With a background in biological sciences and a drive to design and build things, Soma has long been interested in creating solutions that are less harsh on the environment. He also explains, – I was always a little bit disappointed when I looked at the discussion section in research papers and I would see all these potential applications that never actually came alive. I think that was part of my motivation to join this masters and further develop this project.

Chloe has a background in engineering and product development. While working for a venture capital startup accelerator, she was constantly inspired by founders taking the leap to move innovation forward. – But I realised that the more products we bring to the world, the worse it is for the environment, so I was always really fascinated by the use of circular alternatives or new materials, she explains. Having worked out a successful balance, they make a great duo – Chloe does more of the customer-facing side of things and Soma is on the opposite end with tech, product and IP.

Chloe exhibiting PulpaTronics at the 2023 IET Excellence and Innovation Awards. (PulpaTronics wins 3 awards at the ceremony).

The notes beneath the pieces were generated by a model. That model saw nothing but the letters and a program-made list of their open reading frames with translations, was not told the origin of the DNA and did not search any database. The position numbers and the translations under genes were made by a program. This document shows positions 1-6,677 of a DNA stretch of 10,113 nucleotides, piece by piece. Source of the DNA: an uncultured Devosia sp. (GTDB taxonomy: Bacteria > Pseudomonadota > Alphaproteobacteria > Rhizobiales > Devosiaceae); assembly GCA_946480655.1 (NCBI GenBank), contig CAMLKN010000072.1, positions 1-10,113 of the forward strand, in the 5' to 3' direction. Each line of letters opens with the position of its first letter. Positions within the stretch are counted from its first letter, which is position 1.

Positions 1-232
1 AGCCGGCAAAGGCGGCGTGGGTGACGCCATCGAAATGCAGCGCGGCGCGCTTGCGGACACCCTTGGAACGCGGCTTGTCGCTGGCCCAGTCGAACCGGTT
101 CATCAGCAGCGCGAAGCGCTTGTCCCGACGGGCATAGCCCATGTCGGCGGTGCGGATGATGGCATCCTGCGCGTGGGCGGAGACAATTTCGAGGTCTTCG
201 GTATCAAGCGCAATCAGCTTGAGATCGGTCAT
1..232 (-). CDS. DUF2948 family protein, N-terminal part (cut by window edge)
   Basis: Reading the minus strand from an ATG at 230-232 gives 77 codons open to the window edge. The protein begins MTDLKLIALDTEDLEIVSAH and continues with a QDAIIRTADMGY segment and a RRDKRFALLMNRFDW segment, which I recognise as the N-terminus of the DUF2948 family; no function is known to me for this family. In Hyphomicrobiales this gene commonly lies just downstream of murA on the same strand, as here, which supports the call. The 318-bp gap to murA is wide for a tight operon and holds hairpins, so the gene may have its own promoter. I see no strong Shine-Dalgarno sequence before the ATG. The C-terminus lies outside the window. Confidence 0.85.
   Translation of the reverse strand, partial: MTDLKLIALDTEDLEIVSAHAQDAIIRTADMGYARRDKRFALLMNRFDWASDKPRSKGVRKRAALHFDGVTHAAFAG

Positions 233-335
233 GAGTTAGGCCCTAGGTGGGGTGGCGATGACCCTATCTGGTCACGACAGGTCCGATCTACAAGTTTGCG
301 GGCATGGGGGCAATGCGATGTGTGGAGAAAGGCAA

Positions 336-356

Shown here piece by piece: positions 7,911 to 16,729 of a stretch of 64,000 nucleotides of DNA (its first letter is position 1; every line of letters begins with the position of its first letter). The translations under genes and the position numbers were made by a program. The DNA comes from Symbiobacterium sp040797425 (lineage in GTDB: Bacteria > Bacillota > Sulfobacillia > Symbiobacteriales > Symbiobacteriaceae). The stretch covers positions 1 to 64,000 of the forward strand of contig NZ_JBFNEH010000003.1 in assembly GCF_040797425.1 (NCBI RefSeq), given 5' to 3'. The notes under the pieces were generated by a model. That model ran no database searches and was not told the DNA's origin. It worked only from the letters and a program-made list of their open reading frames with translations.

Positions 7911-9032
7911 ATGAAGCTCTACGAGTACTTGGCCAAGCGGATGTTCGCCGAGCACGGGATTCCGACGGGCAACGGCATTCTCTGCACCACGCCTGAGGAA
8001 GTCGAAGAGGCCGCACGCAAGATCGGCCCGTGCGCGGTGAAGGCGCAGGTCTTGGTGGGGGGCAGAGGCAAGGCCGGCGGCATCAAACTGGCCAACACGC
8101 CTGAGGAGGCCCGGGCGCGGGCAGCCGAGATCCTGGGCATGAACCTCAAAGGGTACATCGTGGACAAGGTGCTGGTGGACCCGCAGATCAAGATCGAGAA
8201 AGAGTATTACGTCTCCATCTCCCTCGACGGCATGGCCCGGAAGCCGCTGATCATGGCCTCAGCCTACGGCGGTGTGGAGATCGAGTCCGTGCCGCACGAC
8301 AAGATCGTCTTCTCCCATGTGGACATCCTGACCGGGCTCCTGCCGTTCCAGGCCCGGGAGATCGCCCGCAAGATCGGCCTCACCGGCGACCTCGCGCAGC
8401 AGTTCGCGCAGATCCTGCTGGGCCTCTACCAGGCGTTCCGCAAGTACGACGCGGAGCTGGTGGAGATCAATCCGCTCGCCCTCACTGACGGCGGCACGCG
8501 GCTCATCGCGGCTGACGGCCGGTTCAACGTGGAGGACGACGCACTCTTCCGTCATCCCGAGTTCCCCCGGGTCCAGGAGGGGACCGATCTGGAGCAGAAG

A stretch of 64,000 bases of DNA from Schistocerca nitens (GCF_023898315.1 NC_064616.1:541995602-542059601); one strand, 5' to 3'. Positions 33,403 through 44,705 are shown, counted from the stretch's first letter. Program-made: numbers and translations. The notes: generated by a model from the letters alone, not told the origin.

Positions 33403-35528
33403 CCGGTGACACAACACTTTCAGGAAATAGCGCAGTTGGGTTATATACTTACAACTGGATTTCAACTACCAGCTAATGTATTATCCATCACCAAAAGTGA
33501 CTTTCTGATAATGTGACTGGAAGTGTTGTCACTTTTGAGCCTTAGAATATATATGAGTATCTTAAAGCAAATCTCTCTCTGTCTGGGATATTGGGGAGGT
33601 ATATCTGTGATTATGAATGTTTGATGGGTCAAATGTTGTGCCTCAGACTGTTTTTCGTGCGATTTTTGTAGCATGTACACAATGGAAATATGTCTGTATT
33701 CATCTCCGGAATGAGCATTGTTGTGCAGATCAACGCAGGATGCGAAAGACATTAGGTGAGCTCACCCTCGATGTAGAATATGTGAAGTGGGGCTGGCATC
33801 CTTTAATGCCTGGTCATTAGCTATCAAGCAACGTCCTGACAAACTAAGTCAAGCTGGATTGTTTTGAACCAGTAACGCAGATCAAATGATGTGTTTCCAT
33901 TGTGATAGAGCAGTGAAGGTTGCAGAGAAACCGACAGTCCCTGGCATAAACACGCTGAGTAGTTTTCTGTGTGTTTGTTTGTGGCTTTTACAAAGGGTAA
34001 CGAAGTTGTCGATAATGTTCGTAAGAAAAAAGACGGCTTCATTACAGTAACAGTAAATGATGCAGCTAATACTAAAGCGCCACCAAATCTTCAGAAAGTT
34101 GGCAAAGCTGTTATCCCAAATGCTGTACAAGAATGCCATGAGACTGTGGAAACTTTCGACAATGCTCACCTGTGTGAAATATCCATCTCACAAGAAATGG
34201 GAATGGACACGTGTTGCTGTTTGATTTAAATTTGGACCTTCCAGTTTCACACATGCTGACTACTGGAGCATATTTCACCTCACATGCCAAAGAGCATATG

Adding by taking away

So what are PulpaTronics bringing to the table? They bring a solution to a problem I think most of us were unaware of and are currently contributing to. In fact, they add by taking away. As we take steps towards a digitalized world, almost all hang tags on the clothes we buy are embedded with an RFID tag. While this makes tracking inventory, theft control and purchasing easier, the metals and microchips that go into making a tag are both a hassle to extract and a hazard when thrown into the trash together with the paper that encases it. This is where PulpaTronics comes in.

The team receiving a special honorable mention prize at the 2023 Isola Design Awards in Milan.